In 2005, I traveled to Poland and Israel with United Synagogue Youth (USY). The five weeks I spent in Israel were some of the best of my life. But the experience I’d had wasn’t enough: I wanted more, and I knew I would have to return. So, in 2008, I spent a semester studying at Masa Israel’s Ben Gurion University of the Negev. And I loved every minute of it.
I was a student at the University of Denver when I decided to spend my Junior year abroad in Israel. Seventy percent of the undergraduate students there study abroad – so I knew I would be spending part of Junior year in another country. And choosing where to go was easy for me – I knew I had to be in Israel. The question for me was which university to attend.
The choice came down to the Hebrew University in Jerusalem
and Ben-Gurion University in Be’er Sheva
. I wanted the opportunity to explore Judaism while experiencing the “real” Israel. I also wanted to learn Hebrew, and knew that English was pervasive in Jerusalem. So, much to the surprise of almost everyone I knew, I chose Ben-Gurion. It ended up being a phenomenal choice.
I loved every minute of classes at Ben-Gurion. Be’er Sheva is an amazing city, as are its people. Our first night there, about 30 lost Americans stood on the street corner trying to figure out where we were and how we could find someplace close by to eat. A student came up and offered to make us pancakes. We got to know him well over the next several months. This was only one of the very meaningful things that happened to me in Be’er Sheva.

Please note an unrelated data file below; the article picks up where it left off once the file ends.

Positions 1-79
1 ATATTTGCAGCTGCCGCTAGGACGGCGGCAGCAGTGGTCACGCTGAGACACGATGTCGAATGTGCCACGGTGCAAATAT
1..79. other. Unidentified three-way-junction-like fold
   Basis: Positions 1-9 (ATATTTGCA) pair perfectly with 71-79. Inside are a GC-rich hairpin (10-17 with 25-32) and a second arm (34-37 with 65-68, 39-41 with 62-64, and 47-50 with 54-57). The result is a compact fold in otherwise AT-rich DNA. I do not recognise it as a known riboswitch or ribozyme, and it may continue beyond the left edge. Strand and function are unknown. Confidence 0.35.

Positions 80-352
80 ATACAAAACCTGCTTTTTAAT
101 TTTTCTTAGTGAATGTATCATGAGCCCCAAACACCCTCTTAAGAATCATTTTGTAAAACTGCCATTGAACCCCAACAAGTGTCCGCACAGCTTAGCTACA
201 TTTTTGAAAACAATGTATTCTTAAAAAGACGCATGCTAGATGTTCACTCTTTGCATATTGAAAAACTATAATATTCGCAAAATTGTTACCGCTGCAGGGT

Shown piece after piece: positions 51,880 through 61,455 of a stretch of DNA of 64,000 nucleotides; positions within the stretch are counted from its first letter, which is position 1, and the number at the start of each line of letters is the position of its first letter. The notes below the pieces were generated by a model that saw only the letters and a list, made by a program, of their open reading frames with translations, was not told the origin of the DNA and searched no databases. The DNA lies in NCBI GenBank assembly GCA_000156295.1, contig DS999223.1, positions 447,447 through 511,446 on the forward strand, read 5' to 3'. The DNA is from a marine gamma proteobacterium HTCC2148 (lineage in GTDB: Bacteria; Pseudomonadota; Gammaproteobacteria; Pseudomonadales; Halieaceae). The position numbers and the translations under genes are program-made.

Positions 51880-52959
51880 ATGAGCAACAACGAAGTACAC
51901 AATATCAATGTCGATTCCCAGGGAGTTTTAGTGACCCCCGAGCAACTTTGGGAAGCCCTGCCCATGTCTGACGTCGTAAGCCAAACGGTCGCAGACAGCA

I’m home now in St. Louis for an extremely hot and humid summer. The heat is familiar after living in Be’er Sheva; the humidity…well, not so much. I miss the sand, which is pervasive in Be’er Sheva and gives the city its character, here in St. Louis. The other day, I was working in a building looking out at the sun and blue skies. Someone mentioned spending time at the pool over the weekend and I flashed back to the days of Ulpan, when we would spend the afternoons at the pool, across from Meonot Gimel. We would swim, tan, or play volleyball and matkot (Israeli paddleball) with the Israeli students. We were always welcomed and we began to feel part of the Israeli society.
When I returned to Denver, I began to get involved in Israel advocacy and programming with student groups and formed relationships with StandWithUs and other organizations. I took classes on the Israeli-Arab conflict and wrote my honors thesis on Israeli communities rising from discrimination to power. As part of a liberal international studies program, I often found myself defending Israel, but I was always happy to do it. I had immediately been a part of the controversy mix, returning to the United States just before my Israeli dorms were evacuated after being hit by a rocket from Gaza (don’t worry, there were no injuries).
I knew that I would not be able to see everything that I had wanted to see during my five months. I knew I would want to go back. What was surprising, though was how much of Be’er Sheva I did not experience. Sure, I’d traveled and explored, but always figured, “Be’er Sheva only has 200,000 people. How much can there be here to do?” Apparently, a lot. I always said I would return to visit those small museums, but never did. Hard as I knew it would be, I wanted to get up early on a Thursday morning to go to the animal auction at the Bedouin Market. I missed it. That is my only regret.
My Masa Israel experience was amazing. I would never have given it up for anything. Now, I know that I need to return. I hope to do so this December, when I can once again eat way too many sufganiyot! (jelly donuts). Until then, I will think of Israel often.